A MIXED BUNCH!

Instantaneous orca as soon as we dropped off the edge of Australia! Two pods were stretched as far as the eye could see. The swell was large and rolled past us, making it hard to see the blows as the orca rolled into the troughs! The dorsal fins sliced through the crests of the waves briefly before footprints scattered the surface. The orca were on patrol, taking turns scanning the deep, rising every 5 minutes like clockwork! Between each dive the orca made multiple close passes across the bow, cruising and riding the waves! We noticed our old friend lucky…who hasn’t been so lucky in previous years as her dorsal fin is almost non-existent! The wound is old and suggests she had a close call as a young calf or juvenile, possibly a hungry shark or even a long-line! Mako and “Chalky”, who is now also known as “Blackboard” although we had a suggestion for “Duster” as he no longer has his white chalky pigment on his dorsal, made an appearance! Birds were soon squabbling at the surface over pieces of red arrow squid which the beaked whales love to feed on! The orca seemed to be hunting meticulously for our beaked friends! After over an hour of similar “up/down” patrolling behaviour the pods disappeared! Soon after the orca dispersed we were greeted by a RARE and pre-historic looking creature!! A leatherback turtle that must’ve lost his way as they don’t commonly inhabit areas beyond Cape Naturaliste! Leatherbacks only breed in Northern Queensland within Australian waters and may have cruised down the EAC (East Australian Current) into the deep Southern!!! These amazing reptiles can weigh up to 700kgs and this one didn’t look far off! He came so close to the stern that we were able to get some incredible underwater footage! We also came across another New Zealand fur seal basking in the sun, making the most of the low winds and rolling swell! We have been so lucky with the weather lately as low winds tend to mean the orca head east and venture far beyond the hotspot which makes them hard to find! This was apparent but only in the late afternoon once we lost sight of our killer whales! Another interesting observation was the number of tiny Wilson’s storm petrels which are also known as the JC birds as they run on water sipping the oil slicks that remain after a hunt, yet there had been no hunt today! Let the mysteries continue and here’s to another great and diverse day in Bremer Bay!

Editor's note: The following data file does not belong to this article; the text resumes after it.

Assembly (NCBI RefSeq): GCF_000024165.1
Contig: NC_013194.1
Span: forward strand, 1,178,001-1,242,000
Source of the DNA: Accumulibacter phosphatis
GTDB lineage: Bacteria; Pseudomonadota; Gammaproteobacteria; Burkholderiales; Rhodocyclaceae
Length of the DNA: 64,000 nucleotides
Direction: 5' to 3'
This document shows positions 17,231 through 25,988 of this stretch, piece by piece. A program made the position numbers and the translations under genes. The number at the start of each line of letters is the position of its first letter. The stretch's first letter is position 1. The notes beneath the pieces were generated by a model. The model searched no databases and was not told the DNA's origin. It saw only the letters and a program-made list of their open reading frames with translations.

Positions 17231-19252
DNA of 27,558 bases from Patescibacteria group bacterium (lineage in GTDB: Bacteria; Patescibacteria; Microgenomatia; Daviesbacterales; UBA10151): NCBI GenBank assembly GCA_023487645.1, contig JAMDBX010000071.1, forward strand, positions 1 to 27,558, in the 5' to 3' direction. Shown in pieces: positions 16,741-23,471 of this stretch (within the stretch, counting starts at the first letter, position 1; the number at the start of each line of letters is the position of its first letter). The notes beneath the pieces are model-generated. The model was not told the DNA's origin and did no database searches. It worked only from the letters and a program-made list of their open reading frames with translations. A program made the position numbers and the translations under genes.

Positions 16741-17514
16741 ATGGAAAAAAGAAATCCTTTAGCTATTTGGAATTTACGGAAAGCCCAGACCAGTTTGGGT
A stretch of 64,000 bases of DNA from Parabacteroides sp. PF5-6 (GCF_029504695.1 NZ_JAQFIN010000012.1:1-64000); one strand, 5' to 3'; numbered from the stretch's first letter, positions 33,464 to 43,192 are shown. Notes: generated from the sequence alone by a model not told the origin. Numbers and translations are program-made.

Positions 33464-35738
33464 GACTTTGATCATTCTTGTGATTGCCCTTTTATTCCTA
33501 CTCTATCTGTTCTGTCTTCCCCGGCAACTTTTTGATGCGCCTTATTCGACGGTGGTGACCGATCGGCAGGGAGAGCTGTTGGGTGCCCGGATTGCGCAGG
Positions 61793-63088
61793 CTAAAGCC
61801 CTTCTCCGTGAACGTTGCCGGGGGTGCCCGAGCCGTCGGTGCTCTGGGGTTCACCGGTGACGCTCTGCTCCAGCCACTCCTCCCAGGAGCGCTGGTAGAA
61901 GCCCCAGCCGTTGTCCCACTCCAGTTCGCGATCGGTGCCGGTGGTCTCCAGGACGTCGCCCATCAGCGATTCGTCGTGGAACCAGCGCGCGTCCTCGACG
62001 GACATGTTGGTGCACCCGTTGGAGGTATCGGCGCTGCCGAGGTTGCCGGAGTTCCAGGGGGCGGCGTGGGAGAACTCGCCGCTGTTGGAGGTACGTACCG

By Naturaliste Charter
By Naturaliste Charter
By Naturaliste Charter
By Naturaliste Charter
By Naturaliste Charter
By Naturaliste Charter
By Naturaliste Charter
By Naturaliste Charter
By Naturaliste Charter
By Naturaliste Charter

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